New Mastersounds bring lessons learned from U.K. Dance clubs to The States


:: Hodi’s Half Note :: January 17 :: Cervante’s Ballroom :: January 18 ::
:: Fox Theatre :: January 19 ::

New Mastersounds

By Timothy Dwenger

Inspired by the ’70s funk and groove of Jimmy McGriff, Groove Holmes, and The Meters, jazz guitarist Eddie Roberts and drummer Simon Allen have been striving for nearly 10 years to hone their sound and refine it to something that moves dance floors in a way that few other instrumental bands can.

They began life as the guitar-centric Mastersounds before quickly realizing that the sultry churning of a Hammond B3 organ was essential to the sound they were looking for. Though the band only lasted a couple of years and recorded one single, it laid the foundation for a long-standing musical relationship between the two. Roberts and Allen struck out on their own and soon crossed paths with Hammond player Bob Birch and bassist Pete Shand. The New Mastersounds were born and the search was over.

The sound that Roberts and Allen had been searching for is a tight mix of jazz and funk that comes to life in the hands of these talented players. While there is ample evidence of the band members’ fondness for jazz in their sound, the groove that is laid down by the rhythm section of Shand and Allen is what holds the whole thing together and keeps the wheels on when Roberts stretches out in jazz-laced solos.

Recently, the Italian label Record Kicks took some serious interest in the band and knew that their tight, jazzy yet funk-based sound, would be perfect for the clubs if it were remixed by some of the scene’s best DJs. “They approached us saying, ‘We’d like to release a remix album, how ‘bout it?’ We were like, ‘yeah great,’” Roberts said in a recent interview with The Marquee from his home in Leeds, England. “Then they asked us if we could sort it out and we kinda turned it back on them because we’ve tried to get remixes done in the past and it is difficult because everyone is so busy and to pull a project like that together takes so much time and effort. It’s just not our thing. We were busy making a new album and touring, so we told them they could run with it and we would be happy to provide all the tracks and send them out to whoever wants to do what. They ended up pulling it together and it was relatively easy for us, as I just had to dig out all the separates for every track and get them out,” Roberts said.

It wasn’t until the project was finished that Roberts got to hear the result and, as chance would have it, he heard it in exactly the right setting the first time. “We were in France and I stayed at the bar late night having a few drinks after our set and Simon [Allen] had given a copy of the album to the DJ, who ended up just putting it on. I was talking and all of a sudden I was like, ‘I know this tune,’ and I didn’t realize he had put the album on, so back-to-back there were all these tunes I knew and I was getting so confused,” laughed Roberts. “It was really nice to hear it in the club environment, which is what it is made for as opposed to hearing it at home for the first time. The dance floor was full and people were just going for it. They weren’t batting an eyelid and they were dancing like it was all different music. It seemed like it was only really me that knew what was going on.”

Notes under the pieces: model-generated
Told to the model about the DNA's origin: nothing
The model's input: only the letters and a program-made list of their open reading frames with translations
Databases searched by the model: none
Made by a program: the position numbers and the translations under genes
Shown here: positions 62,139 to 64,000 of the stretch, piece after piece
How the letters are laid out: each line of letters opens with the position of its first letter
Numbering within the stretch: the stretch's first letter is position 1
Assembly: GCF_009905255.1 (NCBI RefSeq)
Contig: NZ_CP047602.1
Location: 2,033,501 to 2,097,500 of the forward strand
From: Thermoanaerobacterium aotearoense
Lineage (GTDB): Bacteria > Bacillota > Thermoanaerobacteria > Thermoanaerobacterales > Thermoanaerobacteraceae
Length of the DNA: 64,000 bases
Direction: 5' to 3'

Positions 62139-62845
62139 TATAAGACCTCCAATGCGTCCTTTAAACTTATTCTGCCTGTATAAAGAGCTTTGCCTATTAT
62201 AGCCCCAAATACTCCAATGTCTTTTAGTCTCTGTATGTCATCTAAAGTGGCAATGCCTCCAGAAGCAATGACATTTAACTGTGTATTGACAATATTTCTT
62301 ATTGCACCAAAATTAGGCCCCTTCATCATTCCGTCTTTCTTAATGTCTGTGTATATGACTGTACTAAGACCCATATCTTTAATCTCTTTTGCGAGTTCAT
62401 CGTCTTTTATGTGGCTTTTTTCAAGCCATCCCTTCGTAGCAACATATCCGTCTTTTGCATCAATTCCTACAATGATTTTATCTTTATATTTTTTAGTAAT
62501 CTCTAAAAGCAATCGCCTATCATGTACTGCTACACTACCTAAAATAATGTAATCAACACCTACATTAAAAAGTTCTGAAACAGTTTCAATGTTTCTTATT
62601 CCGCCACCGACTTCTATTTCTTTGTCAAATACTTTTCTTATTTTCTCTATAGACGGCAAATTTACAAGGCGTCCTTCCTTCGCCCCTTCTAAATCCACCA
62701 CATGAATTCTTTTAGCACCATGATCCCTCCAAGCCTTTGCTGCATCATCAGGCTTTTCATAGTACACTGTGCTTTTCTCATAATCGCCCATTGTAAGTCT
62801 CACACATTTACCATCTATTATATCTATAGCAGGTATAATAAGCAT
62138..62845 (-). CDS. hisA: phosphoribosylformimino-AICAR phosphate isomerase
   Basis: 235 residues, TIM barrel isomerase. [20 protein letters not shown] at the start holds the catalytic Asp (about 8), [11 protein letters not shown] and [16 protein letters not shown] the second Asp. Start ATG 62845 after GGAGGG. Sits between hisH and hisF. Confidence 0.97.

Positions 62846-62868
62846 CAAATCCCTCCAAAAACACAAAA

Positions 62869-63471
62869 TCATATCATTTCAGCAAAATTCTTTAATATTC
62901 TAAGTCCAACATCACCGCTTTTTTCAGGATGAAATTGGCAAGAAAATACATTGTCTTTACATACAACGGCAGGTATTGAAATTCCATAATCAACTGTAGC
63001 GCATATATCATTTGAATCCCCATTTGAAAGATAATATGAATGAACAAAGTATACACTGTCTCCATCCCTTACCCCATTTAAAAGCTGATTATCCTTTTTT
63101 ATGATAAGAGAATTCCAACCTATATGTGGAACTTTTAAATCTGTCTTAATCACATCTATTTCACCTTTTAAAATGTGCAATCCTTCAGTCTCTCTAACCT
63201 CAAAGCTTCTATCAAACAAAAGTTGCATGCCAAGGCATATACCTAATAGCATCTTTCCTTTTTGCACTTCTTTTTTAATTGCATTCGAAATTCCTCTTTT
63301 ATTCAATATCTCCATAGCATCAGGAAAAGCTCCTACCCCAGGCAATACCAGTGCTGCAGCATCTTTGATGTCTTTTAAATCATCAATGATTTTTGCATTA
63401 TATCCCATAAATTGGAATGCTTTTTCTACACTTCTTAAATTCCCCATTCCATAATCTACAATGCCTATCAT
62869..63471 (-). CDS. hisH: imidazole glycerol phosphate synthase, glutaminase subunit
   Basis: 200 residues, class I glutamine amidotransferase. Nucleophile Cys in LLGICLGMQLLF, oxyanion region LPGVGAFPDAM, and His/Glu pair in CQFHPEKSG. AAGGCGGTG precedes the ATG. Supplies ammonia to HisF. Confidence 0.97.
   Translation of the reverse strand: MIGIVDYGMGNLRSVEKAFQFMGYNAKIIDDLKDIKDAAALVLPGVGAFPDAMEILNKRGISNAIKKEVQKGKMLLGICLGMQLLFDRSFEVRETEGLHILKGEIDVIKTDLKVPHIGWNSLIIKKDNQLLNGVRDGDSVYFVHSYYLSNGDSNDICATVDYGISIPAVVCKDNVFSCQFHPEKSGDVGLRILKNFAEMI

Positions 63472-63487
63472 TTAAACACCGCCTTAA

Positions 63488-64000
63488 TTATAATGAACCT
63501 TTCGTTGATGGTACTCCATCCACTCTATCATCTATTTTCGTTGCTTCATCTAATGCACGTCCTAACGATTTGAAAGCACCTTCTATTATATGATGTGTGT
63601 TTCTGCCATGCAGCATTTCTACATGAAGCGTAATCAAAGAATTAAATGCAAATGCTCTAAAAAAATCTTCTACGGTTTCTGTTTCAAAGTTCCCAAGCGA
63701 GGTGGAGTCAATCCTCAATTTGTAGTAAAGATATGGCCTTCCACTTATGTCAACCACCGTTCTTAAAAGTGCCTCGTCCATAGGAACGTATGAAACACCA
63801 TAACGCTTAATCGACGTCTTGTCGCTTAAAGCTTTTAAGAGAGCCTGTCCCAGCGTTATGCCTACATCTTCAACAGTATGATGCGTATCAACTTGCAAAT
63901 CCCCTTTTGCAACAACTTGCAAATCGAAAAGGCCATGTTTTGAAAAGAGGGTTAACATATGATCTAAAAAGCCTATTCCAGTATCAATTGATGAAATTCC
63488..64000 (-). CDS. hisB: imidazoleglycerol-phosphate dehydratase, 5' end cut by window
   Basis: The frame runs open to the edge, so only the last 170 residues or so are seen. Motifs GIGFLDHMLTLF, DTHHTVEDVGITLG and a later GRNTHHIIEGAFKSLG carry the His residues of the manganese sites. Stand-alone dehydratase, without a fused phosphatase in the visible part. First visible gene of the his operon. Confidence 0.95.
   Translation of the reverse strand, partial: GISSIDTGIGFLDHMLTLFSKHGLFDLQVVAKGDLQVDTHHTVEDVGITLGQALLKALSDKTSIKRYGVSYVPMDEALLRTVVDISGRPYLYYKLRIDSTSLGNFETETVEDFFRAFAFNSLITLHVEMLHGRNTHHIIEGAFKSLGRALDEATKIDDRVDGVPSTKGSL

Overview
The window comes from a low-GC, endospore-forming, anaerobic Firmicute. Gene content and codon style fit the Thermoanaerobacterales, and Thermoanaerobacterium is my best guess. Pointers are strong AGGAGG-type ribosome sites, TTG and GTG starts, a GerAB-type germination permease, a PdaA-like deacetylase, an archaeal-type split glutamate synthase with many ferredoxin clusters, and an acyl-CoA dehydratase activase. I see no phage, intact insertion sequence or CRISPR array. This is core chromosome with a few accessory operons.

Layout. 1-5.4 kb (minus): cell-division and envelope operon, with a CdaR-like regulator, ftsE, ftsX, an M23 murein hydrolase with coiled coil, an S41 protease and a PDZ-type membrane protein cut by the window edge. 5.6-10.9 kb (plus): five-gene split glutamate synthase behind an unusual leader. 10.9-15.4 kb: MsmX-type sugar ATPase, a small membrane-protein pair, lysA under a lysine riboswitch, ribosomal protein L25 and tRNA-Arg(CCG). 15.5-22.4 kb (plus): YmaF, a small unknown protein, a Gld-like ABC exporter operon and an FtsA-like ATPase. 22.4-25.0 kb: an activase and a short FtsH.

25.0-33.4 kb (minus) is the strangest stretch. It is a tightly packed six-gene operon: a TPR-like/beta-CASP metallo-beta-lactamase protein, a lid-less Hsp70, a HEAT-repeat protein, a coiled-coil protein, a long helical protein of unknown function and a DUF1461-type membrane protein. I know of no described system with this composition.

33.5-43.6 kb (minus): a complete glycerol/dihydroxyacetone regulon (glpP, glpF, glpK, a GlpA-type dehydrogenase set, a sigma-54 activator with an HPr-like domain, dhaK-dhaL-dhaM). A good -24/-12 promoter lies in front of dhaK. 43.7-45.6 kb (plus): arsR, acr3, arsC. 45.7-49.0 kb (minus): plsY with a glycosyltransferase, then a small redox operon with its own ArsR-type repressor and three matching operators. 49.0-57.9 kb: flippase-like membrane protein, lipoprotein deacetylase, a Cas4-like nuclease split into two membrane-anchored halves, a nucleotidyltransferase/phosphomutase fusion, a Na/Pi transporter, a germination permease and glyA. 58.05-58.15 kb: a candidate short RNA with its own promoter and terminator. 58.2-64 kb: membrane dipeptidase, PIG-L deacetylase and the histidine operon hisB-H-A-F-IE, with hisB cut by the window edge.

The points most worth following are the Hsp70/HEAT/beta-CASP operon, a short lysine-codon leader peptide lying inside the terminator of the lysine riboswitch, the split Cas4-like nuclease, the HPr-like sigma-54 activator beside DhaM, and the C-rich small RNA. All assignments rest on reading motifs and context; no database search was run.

While in the U.S. the music of The New Mastersounds is largely heard only when they are in town and up on the stage, in other parts of the world things are different and their music is part of the aural fabric of the club scene. “With all the 7-inch singles and the vinyl that we have put out, a lot of DJs around the world have our music and you can be in a club anywhere and all of a sudden a couple of tracks come on and you go, ‘Huh, this is us,’ and you see everyone dancing,” said Roberts.

In many ways, the role of a funk band, like The New Mastersounds in the U.K., is one of a DJ and it is up to the live sound engineer to push the bass or the volume to satisfy the demands of the party. “The places we tend to play in the U.K. there is usually only one band on the bill, with DJs on before and after us. We are there to play for an hour-and-a-quarter and that’s it,” Roberts said. “That’s really where our sound has come from. The dance floor is already going and we have to slam it for an hour-and-a-quarter and give them something extra compared to what the DJ is giving them. When we’re done we give it back to the DJ and the people carry on dancing for another three hours or more and we usually go out and join them.”

When playing the stages of the U.S., The New Mastersounds are looking to pack the dance floors in the same way. However, without the benefit of a DJ to help out, they have to shoulder the load and play extended sets to the delight of their rabid American fan base. “We have always found it weird when we come to the States and all of a sudden when the band stops everyone leaves,” Roberts said. “We have obviously had to rethink our one-and-a-quarter hour sets because you can’t just go out there, play for an hour and have everyone leave. So we started to get into this thing where we’d play longer and longer and it got all the way up to four hours one time, just keeping the dance floor going all that time, like a DJ would,” Roberts said.

:: New Mastersounds ::

:: Hodi’s Half Note :: January 17 ::

:: Cervante’s Ballroom :: January 18:

:: Fox Theatre :: January 19 ::

Recommended if you like:

• The Greyboy Allstars

• The Meters

• Papa Grows Funk

Cool, Share this article:

Comments are closed.